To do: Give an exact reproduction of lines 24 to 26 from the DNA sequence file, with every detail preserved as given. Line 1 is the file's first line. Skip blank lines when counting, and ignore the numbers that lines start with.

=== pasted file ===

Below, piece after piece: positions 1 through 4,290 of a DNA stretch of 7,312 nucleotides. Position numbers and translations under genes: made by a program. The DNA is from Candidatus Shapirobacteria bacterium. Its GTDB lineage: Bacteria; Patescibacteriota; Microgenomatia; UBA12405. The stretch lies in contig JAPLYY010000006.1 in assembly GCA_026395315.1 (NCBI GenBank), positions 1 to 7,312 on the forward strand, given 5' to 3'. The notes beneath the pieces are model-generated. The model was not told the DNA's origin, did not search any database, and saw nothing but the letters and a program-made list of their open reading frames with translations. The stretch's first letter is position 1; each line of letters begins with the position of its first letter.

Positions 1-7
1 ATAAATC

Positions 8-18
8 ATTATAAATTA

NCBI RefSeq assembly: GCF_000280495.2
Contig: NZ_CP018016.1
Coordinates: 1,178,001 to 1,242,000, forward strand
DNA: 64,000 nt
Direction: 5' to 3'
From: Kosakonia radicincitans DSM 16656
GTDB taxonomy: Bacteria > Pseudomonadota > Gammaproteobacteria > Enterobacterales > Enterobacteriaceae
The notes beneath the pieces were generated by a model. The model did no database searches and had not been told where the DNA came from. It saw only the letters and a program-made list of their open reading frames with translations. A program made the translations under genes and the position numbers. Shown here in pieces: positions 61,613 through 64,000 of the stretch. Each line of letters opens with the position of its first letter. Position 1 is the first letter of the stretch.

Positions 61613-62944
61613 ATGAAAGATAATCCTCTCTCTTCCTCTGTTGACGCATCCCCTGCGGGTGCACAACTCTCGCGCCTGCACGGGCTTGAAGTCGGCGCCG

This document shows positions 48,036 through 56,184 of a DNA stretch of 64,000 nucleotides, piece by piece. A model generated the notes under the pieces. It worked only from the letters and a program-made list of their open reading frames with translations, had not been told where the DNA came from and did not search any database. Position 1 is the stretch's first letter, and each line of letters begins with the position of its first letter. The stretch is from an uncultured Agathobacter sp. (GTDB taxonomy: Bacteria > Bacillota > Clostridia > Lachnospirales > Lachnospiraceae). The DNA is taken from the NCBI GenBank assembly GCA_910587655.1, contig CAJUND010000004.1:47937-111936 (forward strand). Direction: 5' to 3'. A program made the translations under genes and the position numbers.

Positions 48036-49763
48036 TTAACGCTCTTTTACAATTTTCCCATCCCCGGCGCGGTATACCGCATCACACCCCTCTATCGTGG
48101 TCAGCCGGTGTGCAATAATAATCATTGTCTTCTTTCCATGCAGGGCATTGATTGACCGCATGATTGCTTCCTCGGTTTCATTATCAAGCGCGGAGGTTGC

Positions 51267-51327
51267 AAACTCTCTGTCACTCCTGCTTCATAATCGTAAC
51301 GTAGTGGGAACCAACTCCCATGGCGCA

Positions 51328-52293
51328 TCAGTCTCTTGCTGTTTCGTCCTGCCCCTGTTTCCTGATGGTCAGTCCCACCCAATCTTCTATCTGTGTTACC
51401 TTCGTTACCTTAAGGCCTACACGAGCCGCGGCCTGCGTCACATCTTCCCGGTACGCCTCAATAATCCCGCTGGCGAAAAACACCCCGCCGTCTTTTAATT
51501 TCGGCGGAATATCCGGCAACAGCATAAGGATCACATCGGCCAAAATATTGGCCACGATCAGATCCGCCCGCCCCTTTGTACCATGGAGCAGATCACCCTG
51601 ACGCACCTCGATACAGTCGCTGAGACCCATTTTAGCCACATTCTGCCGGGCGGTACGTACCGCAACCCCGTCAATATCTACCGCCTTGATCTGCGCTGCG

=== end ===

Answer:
51328 TCAGTCTCTTGCTGTTTCGTCCTGCCCCTGTTTCCTGATGGTCAGTCCCACCCAATCTTCTATCTGTGTTACC
51401 TTCGTTACCTTAAGGCCTACACGAGCCGCGGCCTGCGTCACATCTTCCCGGTACGCCTCAATAATCCCGCTGGCGAAAAACACCCCGCCGTCTTTTAATT
51501 TCGGCGGAATATCCGGCAACAGCATAAGGATCACATCGGCCAAAATATTGGCCACGATCAGATCCGCCCGCCCCTTTGTACCATGGAGCAGATCACCCTG